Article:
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The Economics of Promotion and Relegation in Sports Leagues: The Case of English Football

In most of the world, professional sports leagues use a promotion and relegation system, in which at the end of each season the worst teams in better leagues are demoted while the best teams in weaker leagues are promoted. The research reported in this essay examines the economic effects of promotion and relegation, using data from English football (soccer), one of the oldest and most successful group of professional leagues in the world. The crucial findings are: players tend to earn higher wages in promotion and relegation systems; promotion and relegation apparently has a net positive effect on attendance (teams gain more from promotion than they lose from relegation); and the effect of promotion and relegation on competitive balance is ambiguous, with the negative effect arising because the system inevitably places some teams in leagues for which they have no realistic chance to afford a winning team, thereby causing teams to spend less on players during their (brief) stay in a higher league than they spent while trying to be promoted from as lesser league. The paper concludes with an analysis of how promotion and relegation might be implemented in North American leagues.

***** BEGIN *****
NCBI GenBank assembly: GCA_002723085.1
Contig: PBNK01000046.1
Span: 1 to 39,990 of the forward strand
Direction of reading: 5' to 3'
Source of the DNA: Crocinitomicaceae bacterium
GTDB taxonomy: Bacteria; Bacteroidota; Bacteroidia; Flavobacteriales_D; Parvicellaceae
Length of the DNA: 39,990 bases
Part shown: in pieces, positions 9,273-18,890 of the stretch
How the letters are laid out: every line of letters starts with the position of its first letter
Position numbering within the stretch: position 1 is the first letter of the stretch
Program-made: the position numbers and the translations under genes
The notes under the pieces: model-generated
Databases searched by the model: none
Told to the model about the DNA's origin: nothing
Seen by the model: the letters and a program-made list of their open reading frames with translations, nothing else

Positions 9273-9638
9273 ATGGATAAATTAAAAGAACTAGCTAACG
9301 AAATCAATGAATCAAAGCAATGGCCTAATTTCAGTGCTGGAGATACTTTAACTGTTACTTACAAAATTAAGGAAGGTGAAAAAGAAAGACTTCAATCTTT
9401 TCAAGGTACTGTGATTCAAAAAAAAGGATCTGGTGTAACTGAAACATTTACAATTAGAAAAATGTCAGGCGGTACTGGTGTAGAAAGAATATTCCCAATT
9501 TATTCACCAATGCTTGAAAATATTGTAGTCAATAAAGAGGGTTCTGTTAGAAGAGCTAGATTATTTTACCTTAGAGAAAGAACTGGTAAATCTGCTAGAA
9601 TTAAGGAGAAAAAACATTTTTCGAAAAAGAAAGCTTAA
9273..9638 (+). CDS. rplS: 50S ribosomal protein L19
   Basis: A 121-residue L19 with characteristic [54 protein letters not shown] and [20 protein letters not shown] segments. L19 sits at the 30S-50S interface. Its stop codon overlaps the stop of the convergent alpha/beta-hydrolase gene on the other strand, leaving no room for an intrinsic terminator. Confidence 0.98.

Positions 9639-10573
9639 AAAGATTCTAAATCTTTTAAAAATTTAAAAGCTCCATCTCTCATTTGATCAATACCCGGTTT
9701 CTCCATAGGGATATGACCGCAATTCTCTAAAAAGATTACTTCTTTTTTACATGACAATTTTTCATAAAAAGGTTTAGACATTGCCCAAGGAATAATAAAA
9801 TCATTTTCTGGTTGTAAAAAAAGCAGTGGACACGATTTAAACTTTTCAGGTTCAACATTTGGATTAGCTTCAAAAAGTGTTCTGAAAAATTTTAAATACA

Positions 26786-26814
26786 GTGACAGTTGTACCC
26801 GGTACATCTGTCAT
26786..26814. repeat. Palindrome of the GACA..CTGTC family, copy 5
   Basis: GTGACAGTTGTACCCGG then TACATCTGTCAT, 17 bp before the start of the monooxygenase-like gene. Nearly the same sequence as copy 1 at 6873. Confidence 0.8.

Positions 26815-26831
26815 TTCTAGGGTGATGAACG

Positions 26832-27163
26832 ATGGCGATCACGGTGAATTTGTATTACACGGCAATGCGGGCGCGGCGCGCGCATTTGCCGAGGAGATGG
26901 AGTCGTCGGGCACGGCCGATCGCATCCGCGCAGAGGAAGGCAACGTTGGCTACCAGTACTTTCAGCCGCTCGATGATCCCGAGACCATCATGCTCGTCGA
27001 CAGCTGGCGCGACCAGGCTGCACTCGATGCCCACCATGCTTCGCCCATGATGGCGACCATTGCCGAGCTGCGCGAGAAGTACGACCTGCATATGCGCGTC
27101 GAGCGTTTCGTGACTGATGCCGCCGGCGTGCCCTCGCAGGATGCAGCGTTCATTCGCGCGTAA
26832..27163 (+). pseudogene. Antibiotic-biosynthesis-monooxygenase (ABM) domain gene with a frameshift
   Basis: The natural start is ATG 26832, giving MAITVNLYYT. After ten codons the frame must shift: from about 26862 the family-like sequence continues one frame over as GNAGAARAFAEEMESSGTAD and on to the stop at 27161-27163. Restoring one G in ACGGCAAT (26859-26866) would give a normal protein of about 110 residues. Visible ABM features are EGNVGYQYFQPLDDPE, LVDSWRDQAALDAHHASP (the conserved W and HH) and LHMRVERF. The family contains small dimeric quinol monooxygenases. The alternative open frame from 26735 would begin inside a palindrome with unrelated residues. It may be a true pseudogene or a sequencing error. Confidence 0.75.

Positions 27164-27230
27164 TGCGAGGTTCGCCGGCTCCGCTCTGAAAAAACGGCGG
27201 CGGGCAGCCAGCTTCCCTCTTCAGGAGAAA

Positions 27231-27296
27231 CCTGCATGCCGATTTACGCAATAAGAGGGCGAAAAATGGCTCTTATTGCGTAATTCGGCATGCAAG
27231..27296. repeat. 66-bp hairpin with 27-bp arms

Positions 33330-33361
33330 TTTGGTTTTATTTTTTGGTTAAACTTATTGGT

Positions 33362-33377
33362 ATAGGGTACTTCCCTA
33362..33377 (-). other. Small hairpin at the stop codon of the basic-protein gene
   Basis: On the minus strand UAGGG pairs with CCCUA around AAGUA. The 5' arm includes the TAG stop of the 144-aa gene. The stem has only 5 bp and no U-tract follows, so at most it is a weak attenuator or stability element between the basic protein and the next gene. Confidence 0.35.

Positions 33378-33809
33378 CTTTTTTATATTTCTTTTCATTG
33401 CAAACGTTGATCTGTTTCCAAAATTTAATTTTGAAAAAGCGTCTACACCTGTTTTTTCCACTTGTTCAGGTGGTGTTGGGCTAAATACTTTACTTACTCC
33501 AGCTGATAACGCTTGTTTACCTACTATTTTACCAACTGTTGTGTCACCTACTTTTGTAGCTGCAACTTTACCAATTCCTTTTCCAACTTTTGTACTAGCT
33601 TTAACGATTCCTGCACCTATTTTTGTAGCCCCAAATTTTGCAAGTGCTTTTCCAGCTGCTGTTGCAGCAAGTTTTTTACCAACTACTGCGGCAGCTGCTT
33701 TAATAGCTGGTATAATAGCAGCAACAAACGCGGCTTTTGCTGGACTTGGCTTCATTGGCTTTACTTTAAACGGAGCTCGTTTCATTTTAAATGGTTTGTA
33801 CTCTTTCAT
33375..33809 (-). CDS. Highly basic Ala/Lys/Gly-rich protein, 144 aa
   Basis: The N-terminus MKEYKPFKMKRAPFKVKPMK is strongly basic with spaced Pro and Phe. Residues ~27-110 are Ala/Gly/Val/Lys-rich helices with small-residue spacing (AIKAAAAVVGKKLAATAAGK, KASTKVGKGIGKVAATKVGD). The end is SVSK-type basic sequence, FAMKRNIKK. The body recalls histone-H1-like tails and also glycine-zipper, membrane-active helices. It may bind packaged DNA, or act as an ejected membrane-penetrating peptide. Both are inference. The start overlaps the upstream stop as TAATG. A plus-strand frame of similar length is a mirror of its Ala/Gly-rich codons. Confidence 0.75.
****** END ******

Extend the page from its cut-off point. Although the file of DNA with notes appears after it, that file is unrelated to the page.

Roger Noll
Publication Date
January, 2002